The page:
Preparing your kids for the transfer of ownership

By Nikki Michelini

There are two aspects to transferring a business to children: the technical aspect and the emotional aspect. Families often have a harder time preparing for the emotional component. It requires some deep introspection and conversations about your family values and long-term goals.

Here are five ways to help prepare your children for a successful business transfer:

1. Engage children so they have a positive relationship with money. It’s important for parents to address the psychology of money and engage children so they have a positive attitude about wealth and can manage it in a way that works for them. It really comes down to instilling a strong sense of self-worth and allowing them to have their own identities. Talk to then about the importance of being a contributing member of society and how the business furthers that goal — how it creates jobs while providing services or products that improve people’s lives, or perhaps how the company’s philanthropic activities benefit the broader community.

2. Help them understand the responsibility. It’s vital that your children understand that focused effort and stewardship must continue in order to maintain the business. Start by sharing your family values and making them a common part of everyday conversations and behavior.

Tell the story of the family business. Humanizing the company can help build a nurturing sense of responsibility in your children.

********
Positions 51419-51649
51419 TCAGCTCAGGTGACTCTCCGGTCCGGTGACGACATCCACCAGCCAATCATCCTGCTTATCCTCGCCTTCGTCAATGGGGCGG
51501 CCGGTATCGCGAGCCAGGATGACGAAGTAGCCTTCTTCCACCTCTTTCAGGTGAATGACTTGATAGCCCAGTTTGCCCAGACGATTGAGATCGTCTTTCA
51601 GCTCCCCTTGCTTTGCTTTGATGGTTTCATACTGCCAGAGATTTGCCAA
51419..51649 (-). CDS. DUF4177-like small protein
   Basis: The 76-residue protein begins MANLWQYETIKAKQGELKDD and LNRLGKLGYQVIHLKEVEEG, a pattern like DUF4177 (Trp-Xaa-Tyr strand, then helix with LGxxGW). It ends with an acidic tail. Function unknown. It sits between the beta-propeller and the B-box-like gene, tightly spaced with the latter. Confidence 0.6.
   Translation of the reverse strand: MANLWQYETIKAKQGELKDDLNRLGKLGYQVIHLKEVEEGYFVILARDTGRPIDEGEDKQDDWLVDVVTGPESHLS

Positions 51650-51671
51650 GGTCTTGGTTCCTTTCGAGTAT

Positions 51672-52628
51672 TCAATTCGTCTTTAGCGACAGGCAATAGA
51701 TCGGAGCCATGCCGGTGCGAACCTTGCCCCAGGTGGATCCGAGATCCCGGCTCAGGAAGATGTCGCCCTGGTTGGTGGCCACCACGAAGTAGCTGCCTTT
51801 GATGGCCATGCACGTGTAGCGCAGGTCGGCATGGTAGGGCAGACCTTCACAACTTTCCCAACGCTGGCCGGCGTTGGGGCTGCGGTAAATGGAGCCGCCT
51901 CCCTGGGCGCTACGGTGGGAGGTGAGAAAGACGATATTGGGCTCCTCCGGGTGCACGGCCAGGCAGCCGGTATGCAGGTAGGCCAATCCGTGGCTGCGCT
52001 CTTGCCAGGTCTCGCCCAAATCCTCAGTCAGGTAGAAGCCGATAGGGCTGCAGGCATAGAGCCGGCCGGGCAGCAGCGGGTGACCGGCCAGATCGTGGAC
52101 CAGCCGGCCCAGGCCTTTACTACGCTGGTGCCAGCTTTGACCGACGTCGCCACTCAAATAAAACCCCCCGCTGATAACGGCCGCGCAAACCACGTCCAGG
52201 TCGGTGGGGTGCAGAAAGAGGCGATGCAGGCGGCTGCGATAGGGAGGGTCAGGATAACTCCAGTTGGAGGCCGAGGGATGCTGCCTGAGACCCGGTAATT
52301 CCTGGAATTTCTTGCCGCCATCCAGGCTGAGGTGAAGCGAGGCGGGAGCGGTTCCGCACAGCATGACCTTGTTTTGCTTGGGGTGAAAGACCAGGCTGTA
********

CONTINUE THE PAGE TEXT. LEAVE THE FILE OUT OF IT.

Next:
As they get older, talk to them about the technical side of estate-planning concerns. When they’re old enough to understand, let them attend wealth planning meetings with your advisers.

3. Give them age-appropriate tasks. When they are young, teach them how to count money and save for important things. You may want to give them a small bank account so they can start learning about cash flow, budgeting and saving. Find age-appropriate opportunities for them to earn money.

As they get older, you could give them a small pool of assets to invest themselves. Teach them or have your advisers explain how to research companies and determine value metrics. Involve them in philanthropy. If they are interested in taking an active role in the family business, teach them about the business and tell them what qualifications are needed to obtain a job there.

4. Inform them about all the assets they will inherit. When your children are mature enough, let them know exactly what business interests and other assets they will inherit and your intentions for them. Will your child’s spouse have access to them? Can the assets be used only for the grandchildren? How should your children think about the business compared with other assets they will inherit? Is it OK for them to sell company shares? Can they use the assets now to further their own interests, or must they wait until you pass away?

5. Respect their goals. This ties back to giving them the space and tools to develop and maintain self-worth so they have a positive relationship with money. If someone joins the family business but thinks the job is a burden and limits their dreams, the individual, the company and the family will all suffer.

Help them figure out how the family can help them fulfill their goals Maybe it’s best to develop them as knowledgeable owners who don’t work in the company. If they do want an active role, think about what experience and education they will need, and how you can develop their leadership capabilities.

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